Elizabeth Garrett Anderson

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Elizabeth Garrett Anderson

By | November 2012
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Alejandra Bermudez
British Studies Term Paper
Elizabeth Garrett Anderson
October 18, 2012

Alejandra Bermudez
Term Paper
October 18, 2012
Elizabeth Garrett Anderson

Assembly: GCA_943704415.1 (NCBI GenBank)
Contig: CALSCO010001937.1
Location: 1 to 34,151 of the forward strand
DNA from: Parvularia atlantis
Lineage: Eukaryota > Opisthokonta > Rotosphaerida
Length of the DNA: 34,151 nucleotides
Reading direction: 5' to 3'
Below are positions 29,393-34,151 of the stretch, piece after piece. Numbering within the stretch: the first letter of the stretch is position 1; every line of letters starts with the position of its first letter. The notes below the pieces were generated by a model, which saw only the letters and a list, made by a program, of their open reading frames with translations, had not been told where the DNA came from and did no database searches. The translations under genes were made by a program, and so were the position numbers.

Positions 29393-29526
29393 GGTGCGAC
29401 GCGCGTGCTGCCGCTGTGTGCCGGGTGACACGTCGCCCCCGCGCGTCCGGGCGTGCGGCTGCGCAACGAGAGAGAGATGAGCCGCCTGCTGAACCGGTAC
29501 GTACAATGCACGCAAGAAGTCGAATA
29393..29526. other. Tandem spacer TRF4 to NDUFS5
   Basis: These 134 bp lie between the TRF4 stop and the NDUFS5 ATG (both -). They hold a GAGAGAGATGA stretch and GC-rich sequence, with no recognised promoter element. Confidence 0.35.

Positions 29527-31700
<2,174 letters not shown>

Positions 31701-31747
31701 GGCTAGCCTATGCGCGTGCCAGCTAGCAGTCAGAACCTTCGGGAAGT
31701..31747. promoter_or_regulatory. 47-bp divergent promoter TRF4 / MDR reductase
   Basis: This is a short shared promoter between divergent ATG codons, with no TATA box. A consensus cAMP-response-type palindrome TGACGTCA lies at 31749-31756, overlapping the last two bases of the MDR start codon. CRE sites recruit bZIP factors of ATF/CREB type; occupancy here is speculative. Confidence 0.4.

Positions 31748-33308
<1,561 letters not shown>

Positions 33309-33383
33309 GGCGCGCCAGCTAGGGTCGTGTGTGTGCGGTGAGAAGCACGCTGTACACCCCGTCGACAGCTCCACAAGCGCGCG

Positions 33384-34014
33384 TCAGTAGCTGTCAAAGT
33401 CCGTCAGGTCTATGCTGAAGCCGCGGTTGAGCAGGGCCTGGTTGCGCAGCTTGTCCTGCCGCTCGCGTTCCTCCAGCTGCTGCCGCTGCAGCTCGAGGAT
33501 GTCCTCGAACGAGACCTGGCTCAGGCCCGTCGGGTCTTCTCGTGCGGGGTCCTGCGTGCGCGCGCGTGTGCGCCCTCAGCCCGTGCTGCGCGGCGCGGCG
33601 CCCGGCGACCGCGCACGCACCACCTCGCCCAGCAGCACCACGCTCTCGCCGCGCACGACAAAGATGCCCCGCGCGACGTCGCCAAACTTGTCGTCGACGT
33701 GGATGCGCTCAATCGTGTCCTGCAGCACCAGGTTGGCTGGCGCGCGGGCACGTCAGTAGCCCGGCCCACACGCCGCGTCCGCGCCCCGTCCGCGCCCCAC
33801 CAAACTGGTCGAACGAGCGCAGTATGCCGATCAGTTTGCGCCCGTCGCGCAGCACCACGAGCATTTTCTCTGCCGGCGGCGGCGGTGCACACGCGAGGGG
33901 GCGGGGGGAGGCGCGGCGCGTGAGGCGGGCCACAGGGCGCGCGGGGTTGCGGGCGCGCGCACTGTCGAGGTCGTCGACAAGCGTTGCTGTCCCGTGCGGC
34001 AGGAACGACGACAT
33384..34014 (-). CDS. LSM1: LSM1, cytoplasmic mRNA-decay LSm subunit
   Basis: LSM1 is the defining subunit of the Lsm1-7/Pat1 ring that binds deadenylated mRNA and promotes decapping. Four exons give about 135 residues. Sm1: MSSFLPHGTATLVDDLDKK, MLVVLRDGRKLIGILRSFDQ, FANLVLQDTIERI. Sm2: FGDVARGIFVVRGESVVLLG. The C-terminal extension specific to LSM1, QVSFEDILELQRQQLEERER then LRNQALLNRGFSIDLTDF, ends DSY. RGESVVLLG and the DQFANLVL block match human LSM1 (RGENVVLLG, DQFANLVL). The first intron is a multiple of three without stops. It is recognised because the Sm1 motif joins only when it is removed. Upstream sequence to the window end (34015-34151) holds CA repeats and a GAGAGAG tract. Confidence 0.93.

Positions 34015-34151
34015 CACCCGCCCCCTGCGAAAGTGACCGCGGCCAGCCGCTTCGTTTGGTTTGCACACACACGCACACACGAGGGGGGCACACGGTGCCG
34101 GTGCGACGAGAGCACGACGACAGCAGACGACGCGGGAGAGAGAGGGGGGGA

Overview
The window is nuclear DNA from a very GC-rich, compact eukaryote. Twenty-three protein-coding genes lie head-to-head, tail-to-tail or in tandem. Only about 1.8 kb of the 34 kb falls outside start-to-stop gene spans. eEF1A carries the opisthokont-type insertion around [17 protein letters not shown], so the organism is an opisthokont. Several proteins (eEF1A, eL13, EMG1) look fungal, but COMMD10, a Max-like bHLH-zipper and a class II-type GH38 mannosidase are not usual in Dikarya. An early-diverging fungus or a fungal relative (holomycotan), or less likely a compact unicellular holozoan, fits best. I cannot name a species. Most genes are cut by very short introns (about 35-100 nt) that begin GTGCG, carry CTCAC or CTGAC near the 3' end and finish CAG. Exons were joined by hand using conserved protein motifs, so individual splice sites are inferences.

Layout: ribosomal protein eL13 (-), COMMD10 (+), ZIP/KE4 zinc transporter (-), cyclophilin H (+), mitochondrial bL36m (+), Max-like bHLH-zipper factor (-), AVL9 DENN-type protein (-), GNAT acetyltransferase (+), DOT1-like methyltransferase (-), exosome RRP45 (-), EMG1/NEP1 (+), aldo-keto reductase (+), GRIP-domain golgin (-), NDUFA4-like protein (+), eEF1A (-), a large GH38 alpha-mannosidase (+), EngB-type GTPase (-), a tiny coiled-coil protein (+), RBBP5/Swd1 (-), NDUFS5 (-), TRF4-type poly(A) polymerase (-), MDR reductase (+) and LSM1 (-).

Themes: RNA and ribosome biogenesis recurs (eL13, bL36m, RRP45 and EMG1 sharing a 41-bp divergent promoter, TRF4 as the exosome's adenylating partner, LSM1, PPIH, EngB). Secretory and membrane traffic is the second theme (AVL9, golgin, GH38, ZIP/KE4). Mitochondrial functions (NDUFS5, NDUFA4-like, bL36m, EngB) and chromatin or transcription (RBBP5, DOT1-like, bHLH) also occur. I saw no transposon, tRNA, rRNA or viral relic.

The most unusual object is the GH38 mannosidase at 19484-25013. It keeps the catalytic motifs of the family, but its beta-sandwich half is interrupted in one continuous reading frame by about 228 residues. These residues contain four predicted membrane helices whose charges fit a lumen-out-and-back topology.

Elizabeth Garrett Anderson is often considered to be one of the most significant women in the history of medicine and society, her work is often considered to be a turning point in history. She refused to accept a domestic role and who fought to change the prevalent Victorian attitude that women and men could not be equal. She was the first female doctor in Britain, helped to establish the women's suffrage movement, and provided inspiration to her contemporaries and to those who followed in her footsteps. Over the years she has made a major impact not only in the world of medicine but in the lives of women trying to peruse a career in that field. Elizabeth Garrett was born in 1836 in Whitechapel, London, one of 12 children. When she was five, her father, Newson Garrett, “bought a corn and coal warehouse in Aldeburgh, Suffolk, to where the family moved” (Sharp). By 1850, he was a wealthy man and able to send all his children away to school. Unusually for his time, Garrett considered it important that his daughters were educated, as well as his sons. Elizabeth spent two years at boarding school in Blackheath and by the time she was 16 she was determined that she would work for a living, rather than staying at home and wait to be married. While little is recorded about her life in the 1850s, it is certain that “her views on social equality and what became known as feminism were developing” (Manton). “By 1854, Garrett was part of a circle of female friends in London, who all considered that the prevailing male domination of society was unjust. These friends included Emily Davies and Barbara Bodichon, both of whom went on to be influential suffragettes” (Sharp). The turning point in Elizabeth Garrett's life was a meeting with Elizabeth Blackwell in 1859. “Blackwell was the first qualified female...
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